Academic Scandal Rocks Michigan

I'm sure most of you remember last summer when former Michigan quarterback and current Stanford head coach Jim Harbaugh got into a war of words. Here's what Harbaugh said.

"Michigan is a good school and I got a good education there," he said, "but the athletic department has ways to get borderline guys in and, when they're in, they steer them to courses in sports communications. They're adulated when they're playing, but when they get out, the people who adulated them won't hire them."

Not surprisingly, Michigan fans and alumni flocked to the defense of their school. I can't say I blame them. I would do the same thing. But the comments by Harbaugh, someone who has been through the system, led some people to start asking some questions. And today those people are willing to start laying out what they found for all to see, and on the surface it does not look good.

Part One of the four part series in the Ann Arbor News focuses on John Hagen, a professor of psychology. According to the Ann Arbor News, Hagen has been offering independent study classes to student athletes.

John Hagen was, as he has been for decades, close to some of the most recognized athletes at Michigan. University records obtained by The News show that the veteran psychology professor has taught at least 294 independent studies from the fall of 2004 to the fall of 2007, and 85 percent of those courses, 251, were with athletes.

Ok. So some student athletes getting special attention. Nothing new there. Every school, including Penn State, offers their student athletes special access to advisors, classes and tutors. So what makes this so interesting? Questions surround the course content in these special one-on-one sessions with Mr. Hagen.

Quarterback Chad Henne, wideout Mario Manningham, hockey player Chad Kolarik and softball ace Jennie Ritter are just a few of the Wolverines who have taken independent studies with Hagen, as have Jake Long and Shawn Crable, two of the captains on last season's football team.

When asked what they learned in Hagen's courses, some athletes described being taught how to take notes, use a day planner, make a calendar and manage their time.

In many cases, athletes said the main content of these courses was study skills and time management, although Hagen called the material "learning styles."

Time management? Taking notes? Using a day planner? These are certainly important skills for everyone aspiring to earn a college education and advance in society to have, but it's hardly worthy of earning college credits for it. These are the types of things most people learn through tutors and seminars. But the article doesn't stop there. Here is a list of charges made by the Ann Arbor News.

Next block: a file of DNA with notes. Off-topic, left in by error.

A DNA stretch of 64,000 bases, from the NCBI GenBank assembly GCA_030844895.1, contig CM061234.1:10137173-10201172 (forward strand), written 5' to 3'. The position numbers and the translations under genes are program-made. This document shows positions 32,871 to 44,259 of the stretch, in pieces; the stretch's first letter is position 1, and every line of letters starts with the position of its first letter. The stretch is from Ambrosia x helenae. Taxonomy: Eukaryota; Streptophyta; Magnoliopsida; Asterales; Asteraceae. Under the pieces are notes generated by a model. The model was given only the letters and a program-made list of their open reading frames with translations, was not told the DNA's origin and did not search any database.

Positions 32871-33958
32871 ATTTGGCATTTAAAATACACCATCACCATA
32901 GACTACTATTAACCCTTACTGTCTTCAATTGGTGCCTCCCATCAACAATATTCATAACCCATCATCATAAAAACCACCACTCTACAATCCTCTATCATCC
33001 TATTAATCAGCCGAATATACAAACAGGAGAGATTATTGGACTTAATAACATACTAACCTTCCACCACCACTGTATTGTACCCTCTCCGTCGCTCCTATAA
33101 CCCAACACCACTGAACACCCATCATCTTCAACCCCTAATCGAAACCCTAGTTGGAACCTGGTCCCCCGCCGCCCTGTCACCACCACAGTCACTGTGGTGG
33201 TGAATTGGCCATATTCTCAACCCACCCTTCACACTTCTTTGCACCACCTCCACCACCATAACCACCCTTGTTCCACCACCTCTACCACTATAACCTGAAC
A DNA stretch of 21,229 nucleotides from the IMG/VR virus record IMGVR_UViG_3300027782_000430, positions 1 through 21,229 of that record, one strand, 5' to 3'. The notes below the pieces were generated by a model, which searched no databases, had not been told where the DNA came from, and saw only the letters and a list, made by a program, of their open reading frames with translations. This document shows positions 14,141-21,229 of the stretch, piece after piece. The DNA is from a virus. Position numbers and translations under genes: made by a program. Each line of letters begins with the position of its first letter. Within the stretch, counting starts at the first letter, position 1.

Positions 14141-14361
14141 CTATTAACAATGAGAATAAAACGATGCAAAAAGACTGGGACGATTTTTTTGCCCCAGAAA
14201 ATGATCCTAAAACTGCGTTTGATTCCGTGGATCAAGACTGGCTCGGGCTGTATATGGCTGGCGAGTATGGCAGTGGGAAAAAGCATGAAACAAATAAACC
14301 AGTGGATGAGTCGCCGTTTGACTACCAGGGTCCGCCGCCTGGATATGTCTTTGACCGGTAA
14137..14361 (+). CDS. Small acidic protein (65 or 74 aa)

• Michigan athletes described being steered to Hagen's courses by their athletic department academic counselors and, in some cases, earning three or four credits for meeting with Hagen for as little as 15 minutes every two weeks.
  • Three former athletic department employees said Hagen's independent study courses are sometimes used by academic support staff to boost the grade point averages of athletes in danger of becoming academically ineligible to compete in sports.
  • Athletes have enrolled in independent studies with Hagen several weeks beyond the normal deadline to add classes, which is 21 days after a semester begins. For example, in the winter 2005 semester that began Jan. 5 and ended April 19, two football players enrolled in independent studies with Hagen on March 18.
  • The amount of time some athletes said they spent on independent study work fell short of guidelines listed on the psychology department's Web site.
  • The News analyzed transcripts from 29 athletes who are either currently enrolled at Michigan, or left the school within the past three years. Twenty one of the athletes took 32 graded courses from Hagen - 25 independent study courses and seven standard classes. They averaged a grade of 3.62 in the professor's courses, compared to an overall grade point average of 2.57 in the athletes' other classes. No athlete received a grade worse than a B-minus from Hagen.
  • At least 48 athletes have taken two or more independent study courses with Hagen; nine of those 48 have taken three or more.
  • Athletes from every varsity sport except women's water polo and cross country - including 22 members of last fall's football team and eight members of this year's hockey team - have taken independent studies with Hagen since fall of 2004.

Now, is there anything here worth getting excited about? Not really. If half of the Florida State football team can get caught cheating on online exams without the NCAA looking their direction I don't think Michigan has anything to worry about here. But it certainly casts a dark shadow over the squeaky clean academic record that Michigan fans and alumni like to cloak themselves in. It's a major black eye to the program, but certainly not a death sentence.

I'm sure some of the Michigan readers who frequent BSD will be tempted to chime in here with the whole stones and glass houses defense. Don't. Just don't. Though we've had our share of off the field incidents lately, it's nothing like this. Our problems have just been the ordinary college kid shenanigans variety of trouble. These accusations leveled against the Michigan program basically boil down to cheating. There is really no comparison here.

Parts two through four of this series should be coming out in the Ann Arbor News in the coming days. I, along with the rest of the country, will look forward to reading it.

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